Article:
When the war ended, the treasures reunited in Nanking for a short while before Chiang Kai-shek after losing China, moved a selection of the finest of the lot, containing more than 600,000 pieces to Taiwan in 1949.
Now they say if you want to see the best in Chinese art, you do not go to Beijing because they are all at the National Palace Museum, Taipei. Opened in 1965, it is ranked as one of world's best museums Since the museum only has space to display around 15,000 pieces at any given time, the majority of the treasures (about 700,00 in total) are kept well protected in air-conditioned vaults buried deep in the mountainside. The displays are rotated once every three months, which means 60,000 pieces can be viewed in a year and it would take nearly 12 years to see them all.
These are the significant exhibits of the museum. (Descriptions and pictures are taken from the National Palace Museum website:)
aka Jadeite Cabbage with Insects
Ch'ing Dynasty (1644-1911)
Length: 18.7 cm, width: 9.1 cm, thickness: 5.07 cm
aka Meat Shaped Stone
Ch'ing Dynasty (1644-1911)
Height: 5.73 cm, width: 6.6 cm, thickness: 5.3 cm
You may wish to know that at the time when I was in Taipei, China who has gifted Taiwan with 2 panda bears, "Tuan Tuan" and "Yuan Yuan" (which means "reunion" in Mandarin) has requested as an exchange of goodwill, that Taiwan loan them "Cabbage" and "Meat" for a term exhibition. Apparently the Taiwanese government has said yes to their request although many of the Taiwanese people fear that their national treasures may never be returned.
The other well-kept secret about these treasures is that for a brief moment in history, both "Cabbage" and "Meat" were in fact residing at a Maharajah's Palace.
Court records including bamboo writings, stone carvings and cave paintings have revealed that while the rest of the world was still grappling with "fire", 2 of the oldest civilisations were already exchanging gifts.
A Soong Scholar presenting Meat (3/8" by 1/4"):
Han Dynasty (206 BC-AD 220)
Height: 9.3 cm
The "pi-hsieh" is a mythological creature commonly thought to be able to ward off evil forces with its magical powers. In fact, its name means "to ward off evil" in Chinese. In the Han dynasty, "pi-hsieh" were commonly represented as winged, four-legged beasts, a form that was probably transmitted from Western Asia. Often found as huge stone statues, they would be placed along the spirit road leading up to tombs. Some were also carved from quality jade and used as ornaments for the wealthy and powerful. This example, originally carved from a piece of green jade, is represented with its head raised and jaws open as if the creature is emitting a low growl. Its stance alludes to the fact that it is walking forwards, and although the wings are pressed to its back, they give the impression that they will unfold and beat at any minute. The long beard of this spectacular creature sprouts from its lower jaw and extends all the way down to its chest, its tail brushes the ground behind it. Over the years, the color of the jade has changed to a mottled yellowish brown. This is one of the larger examples of Han dynasty jade "pi-hsieh" known. It is different from other jade carved "pi-hsieh" in that its snout is relatively long, resembling that of a horse, where others appear more like that of a tiger’s. Furthermore, it bears an uncanny resemblance to objects that scholars refer to as "dragon heads", adornments on bronze furnaces recently unearthed in Inner Mongolia and dating to the middle and late Han periods. This example in the collection of the National Palace Museum was once an important part of the imperial collection, and one of the emperor's poems is carved onto the chest. The Museum also has a two-tiered rosewood stand that accompanies this piece, the upper tier of which is carved with the words "Imperial curio for the Ch'ien-lung Emperor", and the lower tier carved with the same imperial poem found on the creature’s chest. These carved characters are also inlaid with silver.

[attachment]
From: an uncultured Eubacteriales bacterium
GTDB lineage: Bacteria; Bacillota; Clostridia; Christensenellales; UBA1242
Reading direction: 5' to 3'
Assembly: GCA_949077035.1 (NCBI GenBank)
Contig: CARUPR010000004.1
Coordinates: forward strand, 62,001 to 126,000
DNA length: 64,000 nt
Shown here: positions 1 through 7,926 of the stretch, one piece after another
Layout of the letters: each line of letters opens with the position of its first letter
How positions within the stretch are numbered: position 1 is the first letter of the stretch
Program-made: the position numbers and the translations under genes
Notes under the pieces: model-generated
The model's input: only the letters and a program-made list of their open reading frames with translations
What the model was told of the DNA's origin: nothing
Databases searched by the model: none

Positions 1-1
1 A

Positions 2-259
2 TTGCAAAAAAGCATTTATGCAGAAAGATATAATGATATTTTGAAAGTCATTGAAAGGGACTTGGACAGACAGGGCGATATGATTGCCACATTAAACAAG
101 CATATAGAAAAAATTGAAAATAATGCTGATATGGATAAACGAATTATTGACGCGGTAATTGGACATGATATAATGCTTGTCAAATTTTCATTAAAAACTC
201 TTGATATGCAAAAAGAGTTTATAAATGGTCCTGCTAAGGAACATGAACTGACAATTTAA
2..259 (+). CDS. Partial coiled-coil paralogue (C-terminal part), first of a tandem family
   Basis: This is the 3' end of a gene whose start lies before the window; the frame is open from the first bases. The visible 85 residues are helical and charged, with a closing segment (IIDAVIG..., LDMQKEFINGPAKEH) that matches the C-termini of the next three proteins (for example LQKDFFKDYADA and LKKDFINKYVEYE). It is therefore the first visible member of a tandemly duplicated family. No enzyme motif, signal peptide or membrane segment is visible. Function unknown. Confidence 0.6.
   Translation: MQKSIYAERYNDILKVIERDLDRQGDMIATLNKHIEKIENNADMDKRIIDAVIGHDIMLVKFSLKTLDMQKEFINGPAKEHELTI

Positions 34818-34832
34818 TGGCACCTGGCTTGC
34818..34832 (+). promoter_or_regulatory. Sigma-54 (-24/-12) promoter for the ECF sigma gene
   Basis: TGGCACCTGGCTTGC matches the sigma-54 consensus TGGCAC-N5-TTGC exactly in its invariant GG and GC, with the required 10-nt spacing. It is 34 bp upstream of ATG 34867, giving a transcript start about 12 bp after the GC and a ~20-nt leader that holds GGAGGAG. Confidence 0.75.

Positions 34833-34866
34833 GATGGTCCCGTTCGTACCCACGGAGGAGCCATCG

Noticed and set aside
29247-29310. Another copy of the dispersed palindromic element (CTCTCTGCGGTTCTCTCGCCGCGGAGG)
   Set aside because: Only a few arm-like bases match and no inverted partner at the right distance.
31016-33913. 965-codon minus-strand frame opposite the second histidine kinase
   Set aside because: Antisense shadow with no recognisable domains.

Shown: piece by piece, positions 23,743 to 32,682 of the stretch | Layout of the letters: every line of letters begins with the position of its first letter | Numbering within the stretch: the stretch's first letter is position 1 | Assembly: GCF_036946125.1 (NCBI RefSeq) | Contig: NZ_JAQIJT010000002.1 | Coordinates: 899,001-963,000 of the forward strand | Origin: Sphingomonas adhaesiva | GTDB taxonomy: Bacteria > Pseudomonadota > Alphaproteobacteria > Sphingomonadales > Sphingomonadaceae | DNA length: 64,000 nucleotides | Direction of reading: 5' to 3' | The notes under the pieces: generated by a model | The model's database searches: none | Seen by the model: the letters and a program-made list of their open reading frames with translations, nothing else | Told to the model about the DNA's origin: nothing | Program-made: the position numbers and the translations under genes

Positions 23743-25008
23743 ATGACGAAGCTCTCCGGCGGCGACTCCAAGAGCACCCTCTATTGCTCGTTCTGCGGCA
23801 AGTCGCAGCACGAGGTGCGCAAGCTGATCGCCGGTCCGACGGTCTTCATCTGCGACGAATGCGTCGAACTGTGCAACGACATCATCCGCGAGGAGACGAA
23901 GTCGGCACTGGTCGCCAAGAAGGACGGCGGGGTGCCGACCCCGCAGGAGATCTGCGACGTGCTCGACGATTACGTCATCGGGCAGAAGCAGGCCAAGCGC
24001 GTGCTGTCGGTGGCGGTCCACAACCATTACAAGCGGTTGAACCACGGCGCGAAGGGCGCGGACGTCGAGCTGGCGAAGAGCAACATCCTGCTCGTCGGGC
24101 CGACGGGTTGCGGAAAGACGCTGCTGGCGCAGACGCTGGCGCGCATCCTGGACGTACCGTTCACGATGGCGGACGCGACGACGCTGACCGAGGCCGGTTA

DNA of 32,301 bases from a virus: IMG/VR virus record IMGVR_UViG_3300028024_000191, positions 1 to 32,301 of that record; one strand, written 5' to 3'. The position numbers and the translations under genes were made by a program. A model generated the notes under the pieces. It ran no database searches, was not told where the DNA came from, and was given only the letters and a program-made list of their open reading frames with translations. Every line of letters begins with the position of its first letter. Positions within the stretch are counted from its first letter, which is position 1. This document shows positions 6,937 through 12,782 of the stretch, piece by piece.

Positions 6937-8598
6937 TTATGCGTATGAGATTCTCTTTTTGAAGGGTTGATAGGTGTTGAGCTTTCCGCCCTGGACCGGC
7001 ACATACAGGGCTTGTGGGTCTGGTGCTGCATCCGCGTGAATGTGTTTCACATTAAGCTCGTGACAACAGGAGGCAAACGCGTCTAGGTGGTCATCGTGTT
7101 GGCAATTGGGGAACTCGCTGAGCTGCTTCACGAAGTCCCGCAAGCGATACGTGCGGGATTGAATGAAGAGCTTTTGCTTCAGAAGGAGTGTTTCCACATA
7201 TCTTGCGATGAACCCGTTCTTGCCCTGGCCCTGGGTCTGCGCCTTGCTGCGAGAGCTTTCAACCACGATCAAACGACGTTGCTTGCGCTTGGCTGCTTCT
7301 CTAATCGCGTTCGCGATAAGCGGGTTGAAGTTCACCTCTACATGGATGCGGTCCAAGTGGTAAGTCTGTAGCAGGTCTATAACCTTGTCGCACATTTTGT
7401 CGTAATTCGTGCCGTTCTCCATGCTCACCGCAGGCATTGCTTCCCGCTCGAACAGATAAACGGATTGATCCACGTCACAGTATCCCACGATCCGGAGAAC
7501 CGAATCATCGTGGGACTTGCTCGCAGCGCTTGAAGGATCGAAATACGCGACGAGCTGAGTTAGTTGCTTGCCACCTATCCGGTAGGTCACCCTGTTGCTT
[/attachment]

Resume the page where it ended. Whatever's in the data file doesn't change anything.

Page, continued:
The outer part of this vase with a revolving inside showing fish swimming appears at first glance to be a single piece but is actually divided into three parts--1) the mouth and neck, depicted with a pattern of suspended jewels; 2) the shoulder, decorated with golden chrysanthemum petals, winding floral branches, and four small rings; and 3) the body and bottom--which have altogether four panels of openwork so that when the inner vase spins, one can clearly see goldfish swimming leisurely in the greenish water. Each part was originally first fired separately and then after completion put together and fired with low-temperature glaze to fuse them.
The vase with revolving inside was a new type researched and developed by the Ceramics Superintendent of the imperial kilns in the Ch'ien-lung reign--T'ang Ying--and his assistant Lao-ko, who brought the level of technical expertise and craftsmanship of porcelains at the time to new height.